Creative Arts for Dementia Network Conference

I went to this conference on 16th April and was lucky enough to have my place paid for as they kindly offered 10 artists free places.

It was organised by the indomitable Maria Parsons who is a great Mover and Shaker for this cause and is based in Oxford.

I bumped into the Keynote speaker on the way in, also trying to find the entrance to St Hugh’s College.

Then, once there I saw Hannah Cervenka, one of the local Arts Development Officers and Sharon Woodward who taught a course I went on at Film Oxford, sometime ago.

Several people I knew by sight and got chatting to a PhD psychology student from Northampton University and others I know through  Cherwell District Council’s Taking Part.

There was an interesting introduction to The Brain and Ageing which irritated me as it seemed to be lots of graphs from quite old research papers (2006..) and terminology which was fine if you had a medical background ( I was OK and kept up!) but for the arts professionals and Social Care professionals this was not really aimed at the audience who was present!

Then we had some workshops which were very useful

The first was as below:

Partnership working with Douglas Hunter, Co-Director, Equal Arts, Newcastle

We are advocates of creative ageing, providing opportunities for self-expression to help improve wellbeing.

We strongly believe in the positive health impacts of the arts and support care staff and artists delivering musical, visual and movement-based creative activities with active older people and in dementia care settings.

In recent years we have explored the effects of creative activity on people experiencing early signs of dementia, and people over 60 who were isolated and therefore at risk of developing mental health problems.

This was very useful and inspiring, seeing how community projects can grow organically from very small ideas…. However, what they all had in common was the input from Equal Arts and their ability to co-ordinate and introduce the right people to the right people… source funding etc.

Still,very interesting and hopeful!

After lunch there was the workshop below which I had heard about sometime ago, originally when I was  working at The New Art Gallery Walsall.

Unfortunately, I missed the training sessions they were running in the Midlands.

I was really looking forwards to hearing about the app they are using as it demonstrates the ways digital tech can be used even with  older people and those with dementia , interactively and constructively.

The speaker was very straightforward, clear and engaging to listen to.

I must have a look and see if there is anything else I can use it for….. it made me thing possibly designing an app…!!!!! but again… I’d have to decide what for and WHY first!

Here’s some detail though of the project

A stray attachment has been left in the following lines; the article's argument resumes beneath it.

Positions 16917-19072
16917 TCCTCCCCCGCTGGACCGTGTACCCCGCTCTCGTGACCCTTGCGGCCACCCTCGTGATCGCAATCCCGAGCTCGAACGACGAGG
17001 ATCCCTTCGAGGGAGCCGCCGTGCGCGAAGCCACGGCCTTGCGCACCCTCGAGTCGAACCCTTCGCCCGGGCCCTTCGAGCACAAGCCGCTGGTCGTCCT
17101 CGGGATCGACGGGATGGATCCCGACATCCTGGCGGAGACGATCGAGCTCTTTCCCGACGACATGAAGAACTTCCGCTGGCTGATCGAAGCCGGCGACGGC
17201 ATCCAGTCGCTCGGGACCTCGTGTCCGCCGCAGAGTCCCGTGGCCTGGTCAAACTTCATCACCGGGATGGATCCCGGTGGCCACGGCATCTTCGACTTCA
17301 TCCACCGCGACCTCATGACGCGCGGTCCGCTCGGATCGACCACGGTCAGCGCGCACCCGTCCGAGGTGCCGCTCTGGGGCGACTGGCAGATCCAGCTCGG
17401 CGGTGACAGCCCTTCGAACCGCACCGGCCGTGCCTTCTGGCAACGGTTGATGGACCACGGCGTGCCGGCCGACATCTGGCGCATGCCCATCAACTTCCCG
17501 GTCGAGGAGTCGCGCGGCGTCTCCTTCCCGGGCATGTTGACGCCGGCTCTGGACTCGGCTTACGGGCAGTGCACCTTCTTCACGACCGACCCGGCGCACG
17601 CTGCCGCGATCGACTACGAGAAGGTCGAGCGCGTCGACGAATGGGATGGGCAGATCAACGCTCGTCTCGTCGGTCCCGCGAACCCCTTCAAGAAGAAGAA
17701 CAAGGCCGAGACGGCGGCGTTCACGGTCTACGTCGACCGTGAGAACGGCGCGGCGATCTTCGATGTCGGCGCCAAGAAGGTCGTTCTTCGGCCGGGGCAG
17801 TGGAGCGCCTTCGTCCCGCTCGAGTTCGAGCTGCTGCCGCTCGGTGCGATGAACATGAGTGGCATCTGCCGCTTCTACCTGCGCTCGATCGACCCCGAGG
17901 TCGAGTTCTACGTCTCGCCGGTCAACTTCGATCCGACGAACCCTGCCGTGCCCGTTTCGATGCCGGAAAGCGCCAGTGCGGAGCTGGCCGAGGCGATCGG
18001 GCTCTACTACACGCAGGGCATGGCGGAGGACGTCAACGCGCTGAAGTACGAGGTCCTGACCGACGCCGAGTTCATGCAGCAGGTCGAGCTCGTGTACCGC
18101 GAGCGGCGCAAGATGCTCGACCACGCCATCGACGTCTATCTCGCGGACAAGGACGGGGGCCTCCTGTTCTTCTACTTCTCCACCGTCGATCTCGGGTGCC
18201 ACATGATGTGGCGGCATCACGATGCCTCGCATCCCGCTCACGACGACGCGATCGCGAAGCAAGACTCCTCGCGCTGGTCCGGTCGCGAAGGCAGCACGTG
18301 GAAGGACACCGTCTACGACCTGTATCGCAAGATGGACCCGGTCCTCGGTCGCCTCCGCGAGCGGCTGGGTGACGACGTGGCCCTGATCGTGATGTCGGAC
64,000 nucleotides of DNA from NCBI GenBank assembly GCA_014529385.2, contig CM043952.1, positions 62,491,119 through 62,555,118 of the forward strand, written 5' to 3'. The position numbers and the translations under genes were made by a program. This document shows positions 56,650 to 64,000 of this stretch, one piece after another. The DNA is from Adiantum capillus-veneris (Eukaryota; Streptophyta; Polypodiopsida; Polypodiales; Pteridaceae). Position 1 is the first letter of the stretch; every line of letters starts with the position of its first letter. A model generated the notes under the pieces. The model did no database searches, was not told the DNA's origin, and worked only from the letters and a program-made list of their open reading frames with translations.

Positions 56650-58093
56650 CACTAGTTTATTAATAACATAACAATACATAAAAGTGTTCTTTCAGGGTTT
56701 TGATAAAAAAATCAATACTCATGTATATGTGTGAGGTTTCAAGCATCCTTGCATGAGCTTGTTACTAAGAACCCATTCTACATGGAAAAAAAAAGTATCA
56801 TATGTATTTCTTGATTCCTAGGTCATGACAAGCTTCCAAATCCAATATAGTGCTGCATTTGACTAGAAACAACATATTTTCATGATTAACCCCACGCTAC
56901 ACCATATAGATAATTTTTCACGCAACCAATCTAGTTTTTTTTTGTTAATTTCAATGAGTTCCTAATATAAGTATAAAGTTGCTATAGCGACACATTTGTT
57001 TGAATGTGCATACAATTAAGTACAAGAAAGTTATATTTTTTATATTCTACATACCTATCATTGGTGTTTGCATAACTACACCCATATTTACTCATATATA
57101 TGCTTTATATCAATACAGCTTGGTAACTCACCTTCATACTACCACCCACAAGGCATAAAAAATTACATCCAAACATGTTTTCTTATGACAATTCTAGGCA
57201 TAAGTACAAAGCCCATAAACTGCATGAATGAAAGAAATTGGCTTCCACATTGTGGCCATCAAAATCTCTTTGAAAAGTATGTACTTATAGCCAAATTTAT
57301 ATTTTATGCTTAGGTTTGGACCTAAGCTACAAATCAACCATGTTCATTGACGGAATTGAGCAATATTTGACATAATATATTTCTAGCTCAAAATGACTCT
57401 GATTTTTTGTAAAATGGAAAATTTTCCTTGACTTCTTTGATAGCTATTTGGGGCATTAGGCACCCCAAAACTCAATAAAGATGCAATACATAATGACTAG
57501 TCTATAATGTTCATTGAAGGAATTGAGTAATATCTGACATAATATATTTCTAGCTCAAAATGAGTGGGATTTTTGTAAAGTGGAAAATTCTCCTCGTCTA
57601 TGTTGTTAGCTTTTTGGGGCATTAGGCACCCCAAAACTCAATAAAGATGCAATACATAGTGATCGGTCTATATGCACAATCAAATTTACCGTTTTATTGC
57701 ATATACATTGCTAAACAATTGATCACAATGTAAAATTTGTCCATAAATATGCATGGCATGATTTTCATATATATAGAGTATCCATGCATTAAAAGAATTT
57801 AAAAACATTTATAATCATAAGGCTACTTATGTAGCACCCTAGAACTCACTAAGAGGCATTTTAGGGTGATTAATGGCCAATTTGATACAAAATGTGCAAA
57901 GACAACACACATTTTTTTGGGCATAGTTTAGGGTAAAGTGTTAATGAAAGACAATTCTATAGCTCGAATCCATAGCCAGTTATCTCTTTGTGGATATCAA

Using Apps in Museums

Developing House of Memories: Cultural and Social Partnerships, Claire Benjamin, Deputy Director of Education and Communities, National Liverpool Museums

House of Memories is an award-winning training programme, which targets the carers of people living with dementia. It provides participants with information about dementia and equips them with the practical skills and knowledge to facilitate a positive quality of life experience for people living with dementia. Find out more about the House of Memories programme.

House of Memories offers dementia awareness training for professionals, as well as buddy days for families, friends and volunteer carers. There are also a number of memory resources, activities and events. To get up to date news, sign up for our e-newsletter.

My House of Memories allows you to explore objects from the past and share memories together. It can be used by anyone, but has been designed for, and with, people living with dementia and their carers.

House of memories App

Browse through objects from across the decades, brought to life with multimedia, to reminisce about a range of every day objects, from school life to sport. Save objects to your own memory tree, memory box or memory timeline. Create personal profiles for different people, so that they can save their favourite objects and look at them again. Read the carer’s toolkit, with top tips for reminiscence, and ideas for memory activities you can do together.

Features include:

Hundreds of inspirational objects from the 1920s-1980s to stimulate memory and conversation
Fascinating facts and background information about the objects
Music, sound effects and videos to provide a rich, multi-sensory experience and bring objects to life
An easy to use design with simple touchscreen controls that empower users
Activities to do together – collect your favourite objects for display in a memory tree, memory box or timeline
A ‘read aloud’ option for people who prefer to listen than read
Helpful ‘Hints’ to prompt people and remind them what the objects are
A toolkit for carers, with tips and hints on additional memory activities you can do together


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